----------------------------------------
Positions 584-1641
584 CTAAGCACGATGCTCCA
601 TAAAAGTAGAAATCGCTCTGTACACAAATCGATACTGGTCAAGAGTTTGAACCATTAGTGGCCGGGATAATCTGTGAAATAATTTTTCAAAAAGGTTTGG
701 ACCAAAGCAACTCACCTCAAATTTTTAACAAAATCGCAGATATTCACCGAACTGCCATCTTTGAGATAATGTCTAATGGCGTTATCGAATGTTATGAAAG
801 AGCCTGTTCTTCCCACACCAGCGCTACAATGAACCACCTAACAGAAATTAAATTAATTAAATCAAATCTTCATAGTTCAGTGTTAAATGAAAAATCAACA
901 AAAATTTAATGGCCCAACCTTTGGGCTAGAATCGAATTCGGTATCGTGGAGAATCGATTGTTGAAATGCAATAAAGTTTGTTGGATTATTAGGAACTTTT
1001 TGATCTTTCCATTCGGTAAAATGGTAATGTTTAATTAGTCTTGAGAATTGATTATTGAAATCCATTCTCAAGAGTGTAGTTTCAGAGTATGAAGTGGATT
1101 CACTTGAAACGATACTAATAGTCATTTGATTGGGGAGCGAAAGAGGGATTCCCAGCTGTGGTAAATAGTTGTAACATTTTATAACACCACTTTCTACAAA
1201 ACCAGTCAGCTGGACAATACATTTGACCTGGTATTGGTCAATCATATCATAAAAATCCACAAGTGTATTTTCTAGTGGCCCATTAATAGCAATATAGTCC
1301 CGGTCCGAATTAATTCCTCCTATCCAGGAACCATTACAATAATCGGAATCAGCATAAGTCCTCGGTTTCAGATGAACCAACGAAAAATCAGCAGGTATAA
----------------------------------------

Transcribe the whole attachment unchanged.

Positions 584-1641
584 CTAAGCACGATGCTCCA
601 TAAAAGTAGAAATCGCTCTGTACACAAATCGATACTGGTCAAGAGTTTGAACCATTAGTGGCCGGGATAATCTGTGAAATAATTTTTCAAAAAGGTTTGG
701 ACCAAAGCAACTCACCTCAAATTTTTAACAAAATCGCAGATATTCACCGAACTGCCATCTTTGAGATAATGTCTAATGGCGTTATCGAATGTTATGAAAG
801 AGCCTGTTCTTCCCACACCAGCGCTACAATGAACCACCTAACAGAAATTAAATTAATTAAATCAAATCTTCATAGTTCAGTGTTAAATGAAAAATCAACA
901 AAAATTTAATGGCCCAACCTTTGGGCTAGAATCGAATTCGGTATCGTGGAGAATCGATTGTTGAAATGCAATAAAGTTTGTTGGATTATTAGGAACTTTT
1001 TGATCTTTCCATTCGGTAAAATGGTAATGTTTAATTAGTCTTGAGAATTGATTATTGAAATCCATTCTCAAGAGTGTAGTTTCAGAGTATGAAGTGGATT
1101 CACTTGAAACGATACTAATAGTCATTTGATTGGGGAGCGAAAGAGGGATTCCCAGCTGTGGTAAATAGTTGTAACATTTTATAACACCACTTTCTACAAA
1201 ACCAGTCAGCTGGACAATACATTTGACCTGGTATTGGTCAATCATATCATAAAAATCCACAAGTGTATTTTCTAGTGGCCCATTAATAGCAATATAGTCC
1301 CGGTCCGAATTAATTCCTCCTATCCAGGAACCATTACAATAATCGGAATCAGCATAAGTCCTCGGTTTCAGATGAACCAACGAAAAATCAGCAGGTATAA